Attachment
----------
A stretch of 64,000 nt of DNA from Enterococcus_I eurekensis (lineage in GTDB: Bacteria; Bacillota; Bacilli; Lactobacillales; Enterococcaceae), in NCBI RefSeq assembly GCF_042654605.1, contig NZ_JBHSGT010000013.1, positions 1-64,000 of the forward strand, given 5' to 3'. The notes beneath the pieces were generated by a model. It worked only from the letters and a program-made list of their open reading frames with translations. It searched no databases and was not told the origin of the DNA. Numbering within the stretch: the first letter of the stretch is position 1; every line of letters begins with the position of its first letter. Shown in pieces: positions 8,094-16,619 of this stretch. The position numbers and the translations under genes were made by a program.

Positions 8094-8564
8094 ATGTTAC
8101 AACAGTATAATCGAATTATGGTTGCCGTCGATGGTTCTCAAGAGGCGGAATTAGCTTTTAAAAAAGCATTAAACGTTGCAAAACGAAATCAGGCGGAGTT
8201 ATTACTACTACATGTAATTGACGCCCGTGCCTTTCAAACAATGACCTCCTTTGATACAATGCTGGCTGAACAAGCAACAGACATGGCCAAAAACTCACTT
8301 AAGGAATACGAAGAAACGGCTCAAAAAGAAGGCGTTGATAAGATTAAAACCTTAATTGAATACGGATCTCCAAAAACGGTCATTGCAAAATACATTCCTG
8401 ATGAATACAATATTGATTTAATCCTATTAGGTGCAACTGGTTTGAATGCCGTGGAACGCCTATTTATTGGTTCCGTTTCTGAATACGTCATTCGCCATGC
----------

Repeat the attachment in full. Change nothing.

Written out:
A stretch of 64,000 nt of DNA from Enterococcus_I eurekensis (lineage in GTDB: Bacteria; Bacillota; Bacilli; Lactobacillales; Enterococcaceae), in NCBI RefSeq assembly GCF_042654605.1, contig NZ_JBHSGT010000013.1, positions 1-64,000 of the forward strand, given 5' to 3'. The notes beneath the pieces were generated by a model. It worked only from the letters and a program-made list of their open reading frames with translations. It searched no databases and was not told the origin of the DNA. Numbering within the stretch: the first letter of the stretch is position 1; every line of letters begins with the position of its first letter. Shown in pieces: positions 8,094-16,619 of this stretch. The position numbers and the translations under genes were made by a program.

Positions 8094-8564
8094 ATGTTAC
8101 AACAGTATAATCGAATTATGGTTGCCGTCGATGGTTCTCAAGAGGCGGAATTAGCTTTTAAAAAAGCATTAAACGTTGCAAAACGAAATCAGGCGGAGTT
8201 ATTACTACTACATGTAATTGACGCCCGTGCCTTTCAAACAATGACCTCCTTTGATACAATGCTGGCTGAACAAGCAACAGACATGGCCAAAAACTCACTT
8301 AAGGAATACGAAGAAACGGCTCAAAAAGAAGGCGTTGATAAGATTAAAACCTTAATTGAATACGGATCTCCAAAAACGGTCATTGCAAAATACATTCCTG
8401 ATGAATACAATATTGATTTAATCCTATTAGGTGCAACTGGTTTGAATGCCGTGGAACGCCTATTTATTGGTTCCGTTTCTGAATACGTCATTCGCCATGC